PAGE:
When UConn first announced they were moving to Hockey East, I'm pretty sure I laughed at it. Their announcement came in the summer following the 2011-2012 season, a year in which they finished in eighth place in Atlantic Hockey. Anyone who watched that team thought they were competitive, but stepping up to a league where Boston College just won a national championship, with UMass-Lowell and Boston University, was program suicide.
Four years later, the Huskies are a respectable, growing program. They're on solid footing, and even though they aren't close to the top of the league in the standings, they're a team few teams take lightly. In their second year in the league, they have a couple of marquee games, including a big win over Boston College last season and a tie with Boston University, and as has been pointed out, they're trending up in many ways where other programs are trending down.
I've been really fortunate to have a front row seat to the growth of the Huskies. Broadcasting games in Atlantic Hockey and working as the AHA correspondent for USCHO, I've been able to watch a program plant seeds. As they continue to grow, I've often referred to the Huskies among teams in Exhibit A of how to grow a program. And where I seldom cover hockey on these pages, leaving Hockey East to the people who know it best and who live and breathe in it more than I do, I've been really lucky to sit back and watch my attitude change from the way I felt at the beginning of this move to where it is today. In watching what they were, what they are, and where they're going, I've been able to see that there are a few key areas where UConn's been really successful: funding, program infrastructure, and off-ice growth.
Funding is a pretty cut-and-dry thing: you either have scholarships or you don't. While it's hard to fathom in Hockey East, a number of programs run with a lack of scholarship funding in college hockey. When the move began, UConn was one of those teams. When the Huskies announced they would be moving to Hockey East, they didn't offer athletic scholarships in hockey.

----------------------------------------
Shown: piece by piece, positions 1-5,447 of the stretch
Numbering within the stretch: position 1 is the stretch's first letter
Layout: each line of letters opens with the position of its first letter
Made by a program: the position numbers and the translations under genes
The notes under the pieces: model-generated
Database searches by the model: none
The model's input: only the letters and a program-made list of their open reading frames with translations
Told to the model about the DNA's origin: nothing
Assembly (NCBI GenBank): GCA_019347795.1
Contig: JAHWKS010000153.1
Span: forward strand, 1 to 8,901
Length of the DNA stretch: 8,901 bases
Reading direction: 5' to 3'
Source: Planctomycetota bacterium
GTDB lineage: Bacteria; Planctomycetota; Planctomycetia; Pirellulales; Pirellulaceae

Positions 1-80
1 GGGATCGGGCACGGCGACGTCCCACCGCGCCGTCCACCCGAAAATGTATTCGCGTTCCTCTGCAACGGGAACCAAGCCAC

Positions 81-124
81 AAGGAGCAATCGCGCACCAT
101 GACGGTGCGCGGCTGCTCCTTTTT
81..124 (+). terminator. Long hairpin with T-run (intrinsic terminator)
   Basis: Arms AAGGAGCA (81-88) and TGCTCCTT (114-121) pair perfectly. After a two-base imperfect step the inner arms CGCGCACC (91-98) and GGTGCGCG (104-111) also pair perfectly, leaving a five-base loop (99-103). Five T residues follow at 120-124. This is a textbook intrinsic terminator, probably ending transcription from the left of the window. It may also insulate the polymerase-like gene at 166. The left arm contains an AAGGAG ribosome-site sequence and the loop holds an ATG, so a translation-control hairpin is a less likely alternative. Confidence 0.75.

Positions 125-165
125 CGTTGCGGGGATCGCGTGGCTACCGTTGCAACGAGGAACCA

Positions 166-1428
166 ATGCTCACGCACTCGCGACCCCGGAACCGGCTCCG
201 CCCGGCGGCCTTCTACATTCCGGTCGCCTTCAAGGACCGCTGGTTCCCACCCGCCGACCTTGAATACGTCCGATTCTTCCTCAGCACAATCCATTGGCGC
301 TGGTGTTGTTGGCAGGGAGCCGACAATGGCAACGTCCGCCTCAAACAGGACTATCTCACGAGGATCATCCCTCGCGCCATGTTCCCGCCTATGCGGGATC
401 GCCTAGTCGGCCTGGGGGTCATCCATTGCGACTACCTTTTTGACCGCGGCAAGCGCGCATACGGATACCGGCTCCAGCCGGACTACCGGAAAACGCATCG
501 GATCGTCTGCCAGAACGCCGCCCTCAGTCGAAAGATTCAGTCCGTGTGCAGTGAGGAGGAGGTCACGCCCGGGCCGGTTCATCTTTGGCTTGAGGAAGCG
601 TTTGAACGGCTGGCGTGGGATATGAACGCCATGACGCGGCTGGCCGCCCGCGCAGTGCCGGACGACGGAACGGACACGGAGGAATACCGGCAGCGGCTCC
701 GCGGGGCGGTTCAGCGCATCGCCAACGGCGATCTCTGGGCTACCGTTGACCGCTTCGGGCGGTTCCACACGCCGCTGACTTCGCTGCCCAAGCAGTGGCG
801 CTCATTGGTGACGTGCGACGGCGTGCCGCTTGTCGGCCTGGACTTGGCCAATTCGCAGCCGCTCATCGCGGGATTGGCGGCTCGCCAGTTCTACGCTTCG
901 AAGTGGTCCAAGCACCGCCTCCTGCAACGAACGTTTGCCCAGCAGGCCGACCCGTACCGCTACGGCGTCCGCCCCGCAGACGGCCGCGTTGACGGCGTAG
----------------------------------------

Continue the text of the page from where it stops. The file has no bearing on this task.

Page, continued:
Moving to Hockey East required a major monetary investment. The Huskies added 18 scholarships, offsetting Title IX requirements by doing the same for their women's program.
By adding the scholarships, UConn was able to add a measure of recruiting they previously didn't have. It allowed them to compete for Hockey East recruits with other Hockey East teams, and it changed the whole strategy. While they continued to compete on the ice with AHC teams, they were able to become an off-the-ice Hockey East team (more on that later).
In addition, the school committed to expanding Freitas Forum. With less than 2,000 seats, it failed to reach the minimum capacity standards for Hockey East. Construction on expanding and improving the arena was supposed to start this fall, but their success in Hartford (again, more on that later) allows them to defer construction until 2019, which in turn allows them to better analyze how they want to invest their money.
How does this provide a blueprint? As programs like Union, RIT, and others (namely the Ivy League) prove, you can be successful without scholarships as long as you have the right coach, the right arena, the right fan base, etc. But in order to truly compete, there's no substitute for good old fashioned greenbacks.
When UConn first opted to move to Hockey East, I remember learning that the move was met with more tepid enthusiasm on campus. For starters, students didn't really care, and attendance for home games in AHA/AHC didn't exactly explode. All of that had to be grown, and in order to grow it, UConn provided the right men in the right positions.
In the immediate season after announcing, longtime head coach Bruce Marshall resigned and was replaced by David Berard on an interim basis. Berard, a former assistant and longtime Providence Friar, helped provide the right approach while continuing to grow the program. In a season following the announcement of their move and with the resignation of their head coach, the Huskies won 19 games.
At the end of the season, UConn hired Boston College assistant Mike Cavanaugh for the job. As the team began to transition out, the move from Berard to Cavanaugh helped solidify the method of thinking. Marshall did a great job as coach of that program for 20-something odd years, and he's a legend in hockey circles. But Cavanaugh's turned out to be the right man for the job, the right man who once said that he wanted to "win now" in Atlantic Hockey as a respect to his current players while preparing the team for Hockey East.